Four Eyes Principle

From Open Risk Manual


The Four Eyes Principle (also Two-man rule) is a widely used Internal Control mechanism that requires that any activity by an individual within the organization that involves Material Risk profile must be controlled (reviewed, double checked) by a second individual that is independent and competent.[1]


The objective of the control is to mitigate risks primarily of the following two types:

  • Business Execution, adverse outcomes as the result of poor execution of regular business tasks (mistakes, oversights)
  • Internal Fraud, adverse outcomes as the result of fraudulent action of persons internal to the firm

Depending on the context, potentially other types of risk may also arise from the absence of this control (e.g. Physical Damage)


Implementing this control is relatively simple in document based approval processes. It requires:

  • Adding qualified persons in the approval list
  • Double / multiple signatures

More stringent forms of this control may require that no sensitive operation can be performed without the simultaneous presence of two people (Dual Control).

An instructional (if extreme) example is the manner in which missile launching crews are organized:

  • Once a missile launch order is received, two operators must agree that it is valid by comparing the authorization code in the order against a Sealed Authenticator (a special sealed envelope which holds the code)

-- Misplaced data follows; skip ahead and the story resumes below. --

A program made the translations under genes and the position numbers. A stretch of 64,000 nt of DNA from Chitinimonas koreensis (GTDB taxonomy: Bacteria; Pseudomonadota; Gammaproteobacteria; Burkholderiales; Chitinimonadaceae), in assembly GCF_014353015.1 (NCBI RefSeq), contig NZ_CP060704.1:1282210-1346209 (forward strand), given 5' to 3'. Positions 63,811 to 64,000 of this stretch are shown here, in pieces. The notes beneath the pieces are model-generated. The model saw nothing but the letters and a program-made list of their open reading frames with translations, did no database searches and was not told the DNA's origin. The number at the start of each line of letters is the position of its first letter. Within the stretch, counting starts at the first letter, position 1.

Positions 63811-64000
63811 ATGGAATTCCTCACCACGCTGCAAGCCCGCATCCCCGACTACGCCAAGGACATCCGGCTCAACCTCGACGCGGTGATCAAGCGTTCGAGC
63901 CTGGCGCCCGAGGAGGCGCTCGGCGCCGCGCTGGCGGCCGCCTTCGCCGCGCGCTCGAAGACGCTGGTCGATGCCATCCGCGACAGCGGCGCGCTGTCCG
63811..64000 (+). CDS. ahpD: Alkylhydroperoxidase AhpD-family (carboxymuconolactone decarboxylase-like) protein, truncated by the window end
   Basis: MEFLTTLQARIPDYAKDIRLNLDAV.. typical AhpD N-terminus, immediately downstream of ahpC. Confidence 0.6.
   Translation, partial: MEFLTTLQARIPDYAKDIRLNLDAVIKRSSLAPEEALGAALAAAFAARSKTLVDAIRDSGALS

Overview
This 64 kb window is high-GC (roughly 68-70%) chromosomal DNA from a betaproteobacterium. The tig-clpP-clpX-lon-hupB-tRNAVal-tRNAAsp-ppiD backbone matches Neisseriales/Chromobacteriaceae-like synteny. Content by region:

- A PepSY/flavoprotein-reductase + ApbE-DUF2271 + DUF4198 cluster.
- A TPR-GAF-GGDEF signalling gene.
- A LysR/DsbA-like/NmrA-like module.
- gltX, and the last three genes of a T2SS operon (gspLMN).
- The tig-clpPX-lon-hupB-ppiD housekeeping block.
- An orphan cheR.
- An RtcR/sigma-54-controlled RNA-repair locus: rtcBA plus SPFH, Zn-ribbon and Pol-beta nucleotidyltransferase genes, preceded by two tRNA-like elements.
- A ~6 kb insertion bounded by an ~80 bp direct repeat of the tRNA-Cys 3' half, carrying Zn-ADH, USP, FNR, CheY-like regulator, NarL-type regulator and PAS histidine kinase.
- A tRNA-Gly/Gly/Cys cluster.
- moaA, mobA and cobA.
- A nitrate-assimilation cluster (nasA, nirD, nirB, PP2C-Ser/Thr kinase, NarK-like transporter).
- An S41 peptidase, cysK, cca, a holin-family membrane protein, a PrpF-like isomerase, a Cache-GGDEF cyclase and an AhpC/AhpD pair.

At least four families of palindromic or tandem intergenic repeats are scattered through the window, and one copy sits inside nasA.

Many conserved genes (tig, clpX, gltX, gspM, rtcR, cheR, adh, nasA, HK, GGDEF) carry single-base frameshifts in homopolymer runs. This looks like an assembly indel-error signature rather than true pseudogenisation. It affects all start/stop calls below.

• These Sealed Authenticators are stored in a safe which has two separate locks
  • Each operator has the key to only one lock, so neither can open the safe alone
  • Also, each operator has one of two launch keys; once the order is verified, they must insert the keys in slots on the control panel and turn them simultaneously
  • As a further precaution, the slots for the two launch keys are positioned far enough apart to make it impossible for one operator to reach both of them at once
  • For additional protection, the missile crew in another launch control center must do the same for the missiles to be launched
  • A total of four keys are thus required to initiate a launch.


  • A classic example of implementing "Four Eyes" is in the Credit Approval Process where any credit decision must be reviewed and signed by a second independent person
  • In many areas the principle is generalized in requiring a separate review by a different team. An important example is the review any risk models by Independent Model Validation

Issues and Challenges

  • Implementing the principle may be excessively onerous in resources (or even impossible) when individuals within the organization possess unique knowledge / expertise that cannot be replicated
  • When internal processes and/or decision making are not fully reflected in traceable documentation a documents based control might be inadequate
  • The lack of sufficient depth in implementing check and balances is related also to Key Person Risk

See Also


  1. BIS, Core Principles for Effective Banking Supervision

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